Once upon a time, sanity and science reigned supreme during responses to pandemics. There was a period of time between the Dark Ages and today when we actually followed logic, science, and learned experience and understood that masks do not stop viruses. You might be wrestled to the ground by police in Australia today for not wearing a mask, but 17 years ago it was the mask proponents who were on the hook for lying about mask efficacy in Australia.
We've all seen the warning labels from mask manufacturers that masks don't work against viruses, which used to be common knowledge among all government agencies as well as laymen. But during the SARS outbreak of 2003, the Australian government warned companies not to mislead the public about their effectiveness in mitigating the spread of SARS 1.
In an article titled, "Farce mask: It's safe for only 20 minutes," the Sydney Morning Herald reported on April 27, 2003, "Retailers who cash in on community fears about SARS by exaggerating the health benefits of surgical masks could face fines of up to $110,000." Then-NSW Fair Trading Minister Reba Meagher threatened prosecution of those mask manufacturers who exaggerated the level of protection afforded by medical masks. "I'm sure everyone would agree that it is un-Australian to profiteer from people's fears and anxieties," Ms. Meagher said.
How times have changed!
The irony is that, if anything, the science against mask-wearing is even clearer today than in 2003. It has now become clear that SARS-like viruses spread through microscopic aerosols, not primarily via large droplets. Those virions are often 30 times smaller than the pores in surgical masks, let alone the larger pores of the cloth masks most commonly worn. Also, the loose seal around the face for the overwhelming majority of people who don't properly clamp the mask is a source of all sorts of virion emissions. However, the Sidney Morning Herald noted at the time that masks were ineffective even against larger droplets.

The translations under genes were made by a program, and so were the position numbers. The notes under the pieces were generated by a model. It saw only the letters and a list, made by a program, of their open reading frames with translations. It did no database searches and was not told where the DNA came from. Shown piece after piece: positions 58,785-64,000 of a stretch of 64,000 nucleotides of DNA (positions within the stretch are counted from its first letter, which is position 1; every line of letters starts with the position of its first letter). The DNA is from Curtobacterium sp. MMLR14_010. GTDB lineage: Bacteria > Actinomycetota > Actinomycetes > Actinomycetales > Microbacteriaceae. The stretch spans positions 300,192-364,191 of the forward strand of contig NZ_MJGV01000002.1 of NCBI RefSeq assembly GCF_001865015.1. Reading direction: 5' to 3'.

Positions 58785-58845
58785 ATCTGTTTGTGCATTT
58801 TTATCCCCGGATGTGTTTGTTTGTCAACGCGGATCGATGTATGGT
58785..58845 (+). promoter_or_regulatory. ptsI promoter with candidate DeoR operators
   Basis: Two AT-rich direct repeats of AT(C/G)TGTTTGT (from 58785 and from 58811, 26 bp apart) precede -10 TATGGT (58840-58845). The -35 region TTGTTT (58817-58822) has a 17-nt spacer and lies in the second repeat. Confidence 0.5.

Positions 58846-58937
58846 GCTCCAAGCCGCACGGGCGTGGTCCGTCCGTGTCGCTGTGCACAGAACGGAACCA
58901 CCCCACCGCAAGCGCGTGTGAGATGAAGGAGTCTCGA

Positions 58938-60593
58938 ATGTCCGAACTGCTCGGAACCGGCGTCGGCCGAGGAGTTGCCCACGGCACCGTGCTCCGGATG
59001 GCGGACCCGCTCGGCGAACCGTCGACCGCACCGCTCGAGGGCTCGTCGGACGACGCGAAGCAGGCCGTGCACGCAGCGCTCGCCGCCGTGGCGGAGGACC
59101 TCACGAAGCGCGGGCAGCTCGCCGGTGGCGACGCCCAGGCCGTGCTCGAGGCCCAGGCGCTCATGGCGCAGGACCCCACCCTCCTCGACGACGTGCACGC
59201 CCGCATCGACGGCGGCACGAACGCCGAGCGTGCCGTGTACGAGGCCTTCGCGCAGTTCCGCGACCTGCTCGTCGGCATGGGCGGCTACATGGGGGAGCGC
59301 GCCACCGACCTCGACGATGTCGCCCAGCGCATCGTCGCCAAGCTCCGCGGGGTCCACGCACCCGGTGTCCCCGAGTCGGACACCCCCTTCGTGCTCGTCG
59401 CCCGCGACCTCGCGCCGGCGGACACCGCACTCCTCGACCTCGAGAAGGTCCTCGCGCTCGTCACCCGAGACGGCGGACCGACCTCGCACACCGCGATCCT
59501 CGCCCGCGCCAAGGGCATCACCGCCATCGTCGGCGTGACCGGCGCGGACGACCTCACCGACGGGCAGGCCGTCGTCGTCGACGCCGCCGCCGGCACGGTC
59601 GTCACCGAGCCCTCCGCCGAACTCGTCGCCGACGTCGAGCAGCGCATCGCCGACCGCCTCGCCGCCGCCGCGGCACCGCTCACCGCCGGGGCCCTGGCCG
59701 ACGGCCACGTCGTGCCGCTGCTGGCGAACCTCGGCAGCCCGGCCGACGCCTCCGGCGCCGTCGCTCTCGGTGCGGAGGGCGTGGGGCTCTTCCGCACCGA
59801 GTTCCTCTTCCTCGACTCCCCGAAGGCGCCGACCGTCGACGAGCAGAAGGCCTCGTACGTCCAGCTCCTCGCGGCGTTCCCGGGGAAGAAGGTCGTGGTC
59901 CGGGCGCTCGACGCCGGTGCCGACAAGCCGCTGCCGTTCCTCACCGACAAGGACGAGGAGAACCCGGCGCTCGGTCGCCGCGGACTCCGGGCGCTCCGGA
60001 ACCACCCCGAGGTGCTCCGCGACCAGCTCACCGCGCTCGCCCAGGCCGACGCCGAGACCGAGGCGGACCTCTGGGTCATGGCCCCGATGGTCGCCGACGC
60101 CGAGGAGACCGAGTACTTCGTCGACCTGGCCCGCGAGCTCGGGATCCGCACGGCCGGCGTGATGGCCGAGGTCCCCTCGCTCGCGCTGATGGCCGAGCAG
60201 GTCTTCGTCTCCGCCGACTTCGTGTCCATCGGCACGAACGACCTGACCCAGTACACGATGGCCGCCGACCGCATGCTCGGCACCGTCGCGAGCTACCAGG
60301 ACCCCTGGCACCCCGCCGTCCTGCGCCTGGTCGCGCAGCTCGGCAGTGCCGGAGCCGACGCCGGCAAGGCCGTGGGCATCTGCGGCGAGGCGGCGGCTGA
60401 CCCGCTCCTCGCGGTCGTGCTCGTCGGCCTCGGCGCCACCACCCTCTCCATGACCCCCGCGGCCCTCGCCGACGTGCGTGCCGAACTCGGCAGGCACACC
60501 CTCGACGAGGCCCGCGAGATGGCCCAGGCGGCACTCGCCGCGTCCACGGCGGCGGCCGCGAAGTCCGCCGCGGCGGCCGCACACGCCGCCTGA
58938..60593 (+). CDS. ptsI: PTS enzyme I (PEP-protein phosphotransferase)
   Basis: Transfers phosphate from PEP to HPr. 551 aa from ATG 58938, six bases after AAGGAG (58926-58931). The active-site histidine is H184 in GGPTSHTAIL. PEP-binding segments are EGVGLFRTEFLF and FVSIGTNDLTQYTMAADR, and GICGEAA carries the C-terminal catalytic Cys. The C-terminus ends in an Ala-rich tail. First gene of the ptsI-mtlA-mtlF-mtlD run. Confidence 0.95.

"Those masks are only effective so long as they are dry," said Professor Yvonne Cossart of the Department of Infectious Diseases at the University of Sydney.
"As soon as they become saturated with the moisture in your breath they stop doing their job and pass on the droplets."
Professor Cossart said that could take as little as 15 or 20 minutes, after which the mask would need to be changed. But those warnings haven't stopped people snapping up the masks, with retailers reporting they are having trouble keeping up with demand.
Now consider the fact that people are wearing this mask (or even more ineffective cloth masks) for hours on end, often reusing them for multiple days! And yet, nobody in government is questioning the consequential assumptions they have made forcing young children, seniors, and people with disabilities to continue wearing these absurd cloths, despite 10 months of evidence showing that shockingly high levels of mask-wearing fail to alter the natural trajectory of the epidemiological curve.
This video is a good demonstration of how worthless masks are in stopping aerosols.
https://t.co/vOqHTs9gDJ— Sammy Luquion (@Sammy Luquion)1612298889.0
On April 3, already several weeks into the unprecedented lockdown over coronavirus, but before the big media push for universal masking, the Occupational Safety and Health Administration issued guidance for respiratory protection for workers exposed to people with the virus. It stated clearly what governments had said all along about other forms of airborne contamination, such as smoke inhalation — "Surgical masks and eye protection (e.g., face shields, goggles) were provided as an interim measure to protect against splashes and large droplets (note: surgical masks are not respirators and do not provide protection against aerosol-generating procedures)."